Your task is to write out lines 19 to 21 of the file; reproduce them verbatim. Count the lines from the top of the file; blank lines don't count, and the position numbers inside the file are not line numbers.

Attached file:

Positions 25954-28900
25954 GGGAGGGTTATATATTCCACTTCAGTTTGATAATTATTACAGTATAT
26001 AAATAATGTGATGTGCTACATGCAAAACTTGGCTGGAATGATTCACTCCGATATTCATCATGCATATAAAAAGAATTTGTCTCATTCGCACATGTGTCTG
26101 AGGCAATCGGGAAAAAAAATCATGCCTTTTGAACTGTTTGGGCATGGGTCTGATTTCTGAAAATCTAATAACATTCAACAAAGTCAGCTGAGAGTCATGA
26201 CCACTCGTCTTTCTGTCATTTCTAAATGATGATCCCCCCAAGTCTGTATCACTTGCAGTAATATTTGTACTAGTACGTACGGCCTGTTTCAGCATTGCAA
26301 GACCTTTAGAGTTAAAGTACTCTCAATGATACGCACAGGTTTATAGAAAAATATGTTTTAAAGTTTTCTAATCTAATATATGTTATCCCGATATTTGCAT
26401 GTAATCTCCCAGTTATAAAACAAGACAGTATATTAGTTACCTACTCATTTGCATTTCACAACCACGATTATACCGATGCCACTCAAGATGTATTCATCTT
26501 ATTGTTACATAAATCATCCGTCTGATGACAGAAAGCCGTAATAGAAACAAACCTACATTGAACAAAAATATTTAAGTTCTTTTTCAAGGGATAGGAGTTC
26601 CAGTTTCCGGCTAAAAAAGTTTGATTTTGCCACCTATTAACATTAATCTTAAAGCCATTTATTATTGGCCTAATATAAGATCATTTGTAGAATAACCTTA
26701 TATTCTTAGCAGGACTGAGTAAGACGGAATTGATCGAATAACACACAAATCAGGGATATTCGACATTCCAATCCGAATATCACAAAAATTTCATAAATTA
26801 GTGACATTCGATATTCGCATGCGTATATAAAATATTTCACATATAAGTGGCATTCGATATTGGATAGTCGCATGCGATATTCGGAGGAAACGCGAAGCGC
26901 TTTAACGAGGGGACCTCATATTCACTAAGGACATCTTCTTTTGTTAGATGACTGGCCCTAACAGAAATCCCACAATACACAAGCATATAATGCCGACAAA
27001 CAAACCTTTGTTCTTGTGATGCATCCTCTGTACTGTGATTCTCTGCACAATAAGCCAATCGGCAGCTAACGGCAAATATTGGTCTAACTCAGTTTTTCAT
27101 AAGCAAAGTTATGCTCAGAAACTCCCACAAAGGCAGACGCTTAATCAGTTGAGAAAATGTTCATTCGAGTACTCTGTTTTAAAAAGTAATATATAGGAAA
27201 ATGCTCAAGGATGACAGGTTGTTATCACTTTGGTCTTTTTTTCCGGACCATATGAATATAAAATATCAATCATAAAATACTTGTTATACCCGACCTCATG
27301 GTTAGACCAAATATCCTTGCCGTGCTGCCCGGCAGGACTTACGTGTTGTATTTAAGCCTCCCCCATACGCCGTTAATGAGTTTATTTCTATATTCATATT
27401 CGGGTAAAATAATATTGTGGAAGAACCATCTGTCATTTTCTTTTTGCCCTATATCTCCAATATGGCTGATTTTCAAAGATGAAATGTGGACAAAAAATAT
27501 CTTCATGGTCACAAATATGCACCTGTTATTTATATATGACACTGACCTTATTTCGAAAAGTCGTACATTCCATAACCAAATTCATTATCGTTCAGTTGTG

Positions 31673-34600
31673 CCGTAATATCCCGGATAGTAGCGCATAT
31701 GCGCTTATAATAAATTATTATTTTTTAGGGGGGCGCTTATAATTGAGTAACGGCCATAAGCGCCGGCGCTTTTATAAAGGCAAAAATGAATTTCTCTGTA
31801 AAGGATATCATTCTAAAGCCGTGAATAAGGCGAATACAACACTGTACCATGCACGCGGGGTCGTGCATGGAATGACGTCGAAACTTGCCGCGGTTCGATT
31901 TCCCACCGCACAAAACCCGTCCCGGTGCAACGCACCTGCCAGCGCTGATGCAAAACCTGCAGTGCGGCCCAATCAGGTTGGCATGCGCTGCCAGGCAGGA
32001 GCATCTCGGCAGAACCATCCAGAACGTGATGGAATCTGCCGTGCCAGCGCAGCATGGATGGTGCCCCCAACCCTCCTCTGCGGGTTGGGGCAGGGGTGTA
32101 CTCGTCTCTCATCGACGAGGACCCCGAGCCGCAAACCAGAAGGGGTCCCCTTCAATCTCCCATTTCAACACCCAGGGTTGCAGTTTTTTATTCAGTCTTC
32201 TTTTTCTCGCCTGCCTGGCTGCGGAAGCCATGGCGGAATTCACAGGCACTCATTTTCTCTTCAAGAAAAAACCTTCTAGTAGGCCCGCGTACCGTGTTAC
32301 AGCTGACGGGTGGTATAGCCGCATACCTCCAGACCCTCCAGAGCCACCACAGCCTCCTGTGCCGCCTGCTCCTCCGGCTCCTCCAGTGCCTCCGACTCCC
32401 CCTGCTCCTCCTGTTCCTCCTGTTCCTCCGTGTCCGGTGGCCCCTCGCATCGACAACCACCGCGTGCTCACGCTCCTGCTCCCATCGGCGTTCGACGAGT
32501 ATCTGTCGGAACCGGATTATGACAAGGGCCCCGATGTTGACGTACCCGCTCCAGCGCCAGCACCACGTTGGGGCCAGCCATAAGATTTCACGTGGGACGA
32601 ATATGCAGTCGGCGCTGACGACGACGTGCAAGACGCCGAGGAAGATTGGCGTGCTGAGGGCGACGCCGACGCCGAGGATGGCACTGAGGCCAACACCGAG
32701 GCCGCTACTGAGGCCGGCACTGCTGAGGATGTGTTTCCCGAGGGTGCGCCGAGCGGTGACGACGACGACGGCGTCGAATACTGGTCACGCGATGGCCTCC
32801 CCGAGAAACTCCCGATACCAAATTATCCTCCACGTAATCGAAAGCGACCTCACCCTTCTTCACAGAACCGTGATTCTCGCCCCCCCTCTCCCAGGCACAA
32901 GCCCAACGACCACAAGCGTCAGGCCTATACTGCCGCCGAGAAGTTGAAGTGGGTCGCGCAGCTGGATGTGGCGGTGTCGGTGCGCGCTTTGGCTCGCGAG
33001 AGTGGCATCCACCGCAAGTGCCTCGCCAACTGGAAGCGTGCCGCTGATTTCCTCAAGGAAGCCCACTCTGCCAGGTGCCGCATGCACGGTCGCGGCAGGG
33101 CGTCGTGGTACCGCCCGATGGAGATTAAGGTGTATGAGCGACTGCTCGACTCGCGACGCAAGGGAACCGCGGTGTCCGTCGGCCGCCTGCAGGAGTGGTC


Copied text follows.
Positions 31673-34600
31673 CCGTAATATCCCGGATAGTAGCGCATAT
31701 GCGCTTATAATAAATTATTATTTTTTAGGGGGGCGCTTATAATTGAGTAACGGCCATAAGCGCCGGCGCTTTTATAAAGGCAAAAATGAATTTCTCTGTA